Richard’s Answer

    At your first court appearance, the judge will remind you that you have the right to be represented by an attorney. Then, the judge will ask you if you want to represent yourself, hire an attorney, or ask for court appointed counsel. If you are concerned you don't have enough money to hire an attorney, you should ask for a court appointed attorney. You may always replace your court appointed attorney with a hired attorney at any time. The judge will ask you to fill out an affidavit to determine if you can afford an attorney. Only people without the income or wealth to hire an attorney are entitled to a court appointed attorney. If you are eventually found guilty, the court will order you to repay the state for the cost of your attorney.

    See question 
  • Consulting the department store to drop charges

    Richard’s Answer

    Very unlikely. If you were arrested, the judge who set your release conditions probably ordered you to stay away from the store. Returning to the store may violate your release conditions and lead to your arrest for trespassing.
    You have three options when facing a shoplifting charge.
    FIRST, you may plead not guilty and proceed to trial. For the state to convict you, the store employee who observed your theft must come to court and testify in person. Often, the store employee will never come to court, the state will not be able to proceed to trial and the case will be dismissed. If the store employee comes to court, consider options two and three below.
    SECOND, you may plead guilty and pay a fine. A good attorney should be able to negotiate a plea bargain for a suspended jail sentence and unsupervised probation. However, pleading guilty means you have a permanent conviction on your record.
    THIRD, for a first offense, you may participate in a diversion program called First Offenders. You must sign a confession of guilt, pay $430 to the court and complete 75 hours of community service within 6 months. If successful, the case will be dismissed and can be erased from you record completely. You need to hire an attorney to assist you.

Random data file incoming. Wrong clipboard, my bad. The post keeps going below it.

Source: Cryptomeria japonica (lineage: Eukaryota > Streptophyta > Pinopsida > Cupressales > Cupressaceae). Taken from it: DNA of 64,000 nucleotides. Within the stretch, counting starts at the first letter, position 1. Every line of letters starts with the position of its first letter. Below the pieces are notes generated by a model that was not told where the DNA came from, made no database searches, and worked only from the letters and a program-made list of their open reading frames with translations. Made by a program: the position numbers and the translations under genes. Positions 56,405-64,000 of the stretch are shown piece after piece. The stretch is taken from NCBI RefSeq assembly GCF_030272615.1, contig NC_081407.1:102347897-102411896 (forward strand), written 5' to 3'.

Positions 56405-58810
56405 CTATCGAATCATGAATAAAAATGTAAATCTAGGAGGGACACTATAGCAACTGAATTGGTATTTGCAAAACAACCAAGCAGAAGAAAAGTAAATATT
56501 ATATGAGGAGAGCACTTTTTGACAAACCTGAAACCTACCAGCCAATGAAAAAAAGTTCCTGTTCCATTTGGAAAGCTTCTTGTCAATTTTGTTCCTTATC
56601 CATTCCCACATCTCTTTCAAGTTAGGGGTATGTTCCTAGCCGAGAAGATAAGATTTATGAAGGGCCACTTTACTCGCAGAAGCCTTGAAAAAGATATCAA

See question 
  • Criminal background check; what do I look for?

    Richard’s Answer

    Some criminal background checks compare names and birthrates. Some do not. If the person you are checking has a relatively common name, the convictions you found may be for someone else.

    References from previous landlords may be the best measure of the character of your possible tenant. Convictions for charges of crimes involving theft, dishonesty or violence should be your biggest concern. Whichever tenant you chose, be sure to use a written lease agreement. You may be able to get a copy of the NC Board of Realtors form lease contract from a realtor.

    See question 
  • How do i prove harassment?

    Richard’s Answer

    The officer who took the Marijuana complaint will disclose the name of the informant to the local District Attorney's office. Please contact a local attorney who can ask an assistant district attorney ("ADA") to determine if the informant was your ex. The ADA should be willing to confirm that the informant was or was not your ex. If they are the same person, the assistant district attorney may be willing to release that report to you to provide you with a basis for filing a lawsuit.

    Depending upon your situation, you may be able to get a magistrate judge to issue a warrant for stalking or communicating threats against your ex. A 50B domestic violence restraining order may also be an option if you have received any threats of violence. If by ex you mean ex-husband, then your family court may be an option if your divorce is still pending or if you share minor children. Good Luck!

    See question